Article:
Claiming dependents and giving yourself head-of-household status is a quick way to slash a nice chunk off your tax bill. Unfortunately, slashing a nice chunk of your tax bill for less-than-sterling reasons is what is generally referred to as “tax evasion.” The language here begs the brain to start justifying a way to check this particular box, making you ask yourself questions like “What does it mean to DEPEND on someone?” Unfortunately, we’re talking tax code, not diary entries, so the IRS is pretty clear on this.

Common claims here seem to be divorced couples both fighting to claim dependents, or for the childless among us, trying to claim older parents as dependents. You also need to provide more than half of the monetary support for the person in question, and if it’s not a child, they need to have made less than $4,300 in income over the entire year. These are numbers that invite fudging given the potential tax break, but fudging in this case is a felony. Not only that, you can rain down a bevy of IRS interest on the person you claimed as well.

Writing Off Your Commute

Youre paying for every second of this joy.

The idea of “business expenses” is inherently attractive. You get some sweet-ass deductions, you get to feel like a big-time business boy or girl. Win-win, right? In reality, though, they’re not only mostly useless for a large portion of the population due to the existence of the standard deduction, but horrendously ticky-tacky. One thing that seems like an easy no-brainer, especially with gas prices spiking, is to write off commuting costs as a business expense. After all, how are you going to work if you can’t get there?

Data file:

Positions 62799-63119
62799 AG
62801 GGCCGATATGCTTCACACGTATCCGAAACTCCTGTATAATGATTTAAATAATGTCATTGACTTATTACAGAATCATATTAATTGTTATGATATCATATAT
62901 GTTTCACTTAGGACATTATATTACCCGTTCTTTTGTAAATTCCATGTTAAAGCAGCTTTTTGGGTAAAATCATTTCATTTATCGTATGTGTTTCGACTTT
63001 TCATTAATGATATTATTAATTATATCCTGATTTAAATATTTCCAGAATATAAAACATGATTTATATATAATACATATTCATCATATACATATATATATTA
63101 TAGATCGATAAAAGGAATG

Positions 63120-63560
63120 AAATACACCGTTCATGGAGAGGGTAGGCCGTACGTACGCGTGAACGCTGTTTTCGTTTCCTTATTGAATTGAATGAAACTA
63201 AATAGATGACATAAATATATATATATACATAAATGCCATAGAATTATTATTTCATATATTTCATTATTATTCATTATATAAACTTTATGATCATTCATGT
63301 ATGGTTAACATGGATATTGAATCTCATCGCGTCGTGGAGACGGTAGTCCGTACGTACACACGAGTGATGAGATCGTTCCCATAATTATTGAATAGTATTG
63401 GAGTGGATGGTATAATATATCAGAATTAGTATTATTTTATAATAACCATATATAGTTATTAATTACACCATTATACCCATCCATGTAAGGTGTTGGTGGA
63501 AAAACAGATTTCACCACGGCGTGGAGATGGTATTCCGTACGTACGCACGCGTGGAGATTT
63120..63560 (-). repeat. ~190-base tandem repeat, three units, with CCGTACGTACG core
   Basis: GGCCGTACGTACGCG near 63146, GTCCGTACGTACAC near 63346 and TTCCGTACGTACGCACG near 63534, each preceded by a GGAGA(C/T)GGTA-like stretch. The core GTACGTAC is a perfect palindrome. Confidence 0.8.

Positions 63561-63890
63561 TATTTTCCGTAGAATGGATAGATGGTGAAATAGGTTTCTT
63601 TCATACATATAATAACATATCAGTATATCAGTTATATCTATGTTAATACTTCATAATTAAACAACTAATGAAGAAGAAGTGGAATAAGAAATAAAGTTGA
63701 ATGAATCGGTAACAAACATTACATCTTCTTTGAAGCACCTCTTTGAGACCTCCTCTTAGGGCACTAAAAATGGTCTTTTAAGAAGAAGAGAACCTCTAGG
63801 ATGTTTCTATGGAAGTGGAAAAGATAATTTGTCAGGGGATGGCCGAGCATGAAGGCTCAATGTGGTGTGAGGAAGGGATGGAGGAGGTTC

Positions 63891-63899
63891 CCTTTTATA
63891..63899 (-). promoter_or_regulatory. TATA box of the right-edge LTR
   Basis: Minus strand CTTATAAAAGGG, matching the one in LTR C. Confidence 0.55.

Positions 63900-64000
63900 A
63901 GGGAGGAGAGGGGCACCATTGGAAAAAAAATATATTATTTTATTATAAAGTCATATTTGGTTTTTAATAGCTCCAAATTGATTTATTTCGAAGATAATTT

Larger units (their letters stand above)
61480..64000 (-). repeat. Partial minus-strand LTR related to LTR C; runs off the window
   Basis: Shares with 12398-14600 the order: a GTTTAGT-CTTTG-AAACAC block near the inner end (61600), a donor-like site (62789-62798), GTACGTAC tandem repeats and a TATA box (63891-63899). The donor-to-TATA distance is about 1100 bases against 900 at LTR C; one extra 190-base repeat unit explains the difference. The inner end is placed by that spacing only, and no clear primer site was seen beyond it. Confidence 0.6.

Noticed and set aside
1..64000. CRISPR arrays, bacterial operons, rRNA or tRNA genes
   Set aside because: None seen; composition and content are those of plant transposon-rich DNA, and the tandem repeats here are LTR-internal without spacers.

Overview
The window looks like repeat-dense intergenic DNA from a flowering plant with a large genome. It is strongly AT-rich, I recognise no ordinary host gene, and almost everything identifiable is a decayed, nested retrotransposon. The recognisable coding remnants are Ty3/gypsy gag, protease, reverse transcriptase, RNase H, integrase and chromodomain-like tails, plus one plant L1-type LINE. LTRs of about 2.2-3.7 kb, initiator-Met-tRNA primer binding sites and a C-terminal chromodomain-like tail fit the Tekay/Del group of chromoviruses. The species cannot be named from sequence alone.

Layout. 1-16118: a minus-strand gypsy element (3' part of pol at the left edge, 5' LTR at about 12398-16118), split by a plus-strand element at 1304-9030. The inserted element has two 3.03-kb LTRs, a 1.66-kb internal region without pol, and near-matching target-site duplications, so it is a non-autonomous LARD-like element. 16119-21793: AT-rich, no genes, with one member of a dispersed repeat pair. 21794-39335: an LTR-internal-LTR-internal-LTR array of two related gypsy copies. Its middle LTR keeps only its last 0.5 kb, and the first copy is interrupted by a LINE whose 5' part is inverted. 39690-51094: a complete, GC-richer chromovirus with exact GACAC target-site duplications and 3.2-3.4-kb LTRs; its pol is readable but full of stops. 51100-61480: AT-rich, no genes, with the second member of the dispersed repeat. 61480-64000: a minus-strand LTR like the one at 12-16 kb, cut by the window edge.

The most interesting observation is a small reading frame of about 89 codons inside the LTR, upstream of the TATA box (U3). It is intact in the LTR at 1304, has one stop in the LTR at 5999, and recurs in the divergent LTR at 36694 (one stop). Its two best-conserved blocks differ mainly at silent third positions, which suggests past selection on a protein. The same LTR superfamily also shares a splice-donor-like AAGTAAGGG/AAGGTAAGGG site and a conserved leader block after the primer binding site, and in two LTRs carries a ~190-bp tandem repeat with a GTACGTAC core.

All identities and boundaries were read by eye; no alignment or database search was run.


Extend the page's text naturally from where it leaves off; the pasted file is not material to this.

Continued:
Unfortunately, this one isn’t that complicated. It’s pretty much just a hard no from the IRS. Commuting costs are not tax-deductible as a broad category, outside of very specific criteria that probably do not apply to you. 

Not Paying Taxes on Cryptocurrency

The IRS figured out your fancy money, guys.

Crypto is like, off-the-grid. It’s like, outside all known government. It’s the currency of freedom. It changes hands between two free thinkers, outside of the view of those fat cat bankers, hack the planet, etc.! I don’t have to pay taxes on it for the same reason it’s medium legal to buy ecstasy with it on the dark web.

Yeah, no. Despite your hopes that crypto bros managed to create a form of currency so deeply obnoxious that the IRS wouldn’t take an interest, they’re extremely aware of crypto and any exchanges thereof. Between its manufactured cool factor and the tendency of crypto evangelists to naturally believe they’re on a higher plane of thinking than everyone else on earth, some might convince themselves they’ve ascended beyond trackable income. That air of mystique may fade a little when they realize even basic TurboTax software is well-equipped to deal with crypto nowadays. Whether you sold it for cash, exchanged it for goods or exchanged one coin for another, it all needs to be reported.

Not Paying Taxes on Things You Stole

Whether the crowbar is now a work expense is a whole other thing.

Smash-and-grab artists, bank robbers, cat burglars and jewel thieves, don’t think that just because your occupation is frowned upon that the IRS doesn’t consider it income. The fair value of stolen property needs to be reported as income on your taxes.